Pink Floyd founder denies show is anti-Jewish
THIRTY years after being forced to fight off claims he was corrupting children with Pink Floyd's 'The Wall' album, Roger Waters has been driven to defend himself from allegations of anti-Semitism.
The bassist has launched a vigorous defence of his views and music after being accused by an American-Jewish rights agency of using images in his stage show that promoted stereotypes.
During a performance of 'Goodbye Blue Sky' at the US leg of 'The Wall Live' tour, which revives Pink Floyd's hit 1979 album, a B52 bomber projected on to a backdrop is shown dropping symbols including the Star of David and a dollar sign, as well as a crucifix and logos for Shell and Mercedes.
Abraham Foxman, the director of the Anti-Defamation League, said using the dollar sign and the Star of David in sequence echoed the stereotype that Jews were avaricious and said Waters should have "chosen some other way to convey his political views without playing into and dredging up the worst anti-Semitic stereotype".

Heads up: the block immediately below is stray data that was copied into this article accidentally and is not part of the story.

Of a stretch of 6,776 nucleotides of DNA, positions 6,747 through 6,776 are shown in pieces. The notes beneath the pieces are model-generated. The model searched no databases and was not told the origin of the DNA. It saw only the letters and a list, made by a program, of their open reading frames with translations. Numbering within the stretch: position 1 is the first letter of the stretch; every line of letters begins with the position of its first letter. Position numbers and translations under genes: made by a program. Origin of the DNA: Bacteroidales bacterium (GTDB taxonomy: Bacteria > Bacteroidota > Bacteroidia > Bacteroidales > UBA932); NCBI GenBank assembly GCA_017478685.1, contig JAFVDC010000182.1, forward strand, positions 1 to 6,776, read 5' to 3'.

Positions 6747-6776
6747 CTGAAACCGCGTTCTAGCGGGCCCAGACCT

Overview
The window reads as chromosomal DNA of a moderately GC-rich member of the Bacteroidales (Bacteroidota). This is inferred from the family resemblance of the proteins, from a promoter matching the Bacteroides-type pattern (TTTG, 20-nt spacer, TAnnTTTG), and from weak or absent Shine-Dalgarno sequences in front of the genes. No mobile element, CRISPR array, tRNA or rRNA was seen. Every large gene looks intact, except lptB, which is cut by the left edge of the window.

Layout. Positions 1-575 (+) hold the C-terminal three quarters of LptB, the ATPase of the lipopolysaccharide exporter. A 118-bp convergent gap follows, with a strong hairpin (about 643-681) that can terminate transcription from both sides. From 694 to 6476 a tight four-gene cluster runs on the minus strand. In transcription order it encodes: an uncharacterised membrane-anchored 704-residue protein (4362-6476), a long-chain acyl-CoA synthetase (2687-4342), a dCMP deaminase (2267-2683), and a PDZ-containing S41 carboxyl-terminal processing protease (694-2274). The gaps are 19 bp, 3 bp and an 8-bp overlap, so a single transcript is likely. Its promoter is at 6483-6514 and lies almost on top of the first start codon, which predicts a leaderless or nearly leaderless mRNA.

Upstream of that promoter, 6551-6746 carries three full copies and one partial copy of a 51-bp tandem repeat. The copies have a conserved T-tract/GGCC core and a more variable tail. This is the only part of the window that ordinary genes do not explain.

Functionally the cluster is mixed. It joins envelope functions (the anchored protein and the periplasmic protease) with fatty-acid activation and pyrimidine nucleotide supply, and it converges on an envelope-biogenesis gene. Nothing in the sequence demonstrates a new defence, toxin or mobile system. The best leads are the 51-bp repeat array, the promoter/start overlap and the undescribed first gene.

Waters said the slur was so serious he felt compelled to set the record straight. "If I don't respond, people will see the story and will come to believe I'm anti-Semitic, and I'm not. Nothing could be further from the truth," he said.
The images he chose to project were selected because they were "representative of religious and national and commercial interests, all of which have a malign influence on our lives and prevent us from treating each other decently".
He added: "You can attack Israeli policy without being anti-Jewish. It's (Israel's) foreign policy I'm against. It's nothing to do with the religion." (© Independent News Service)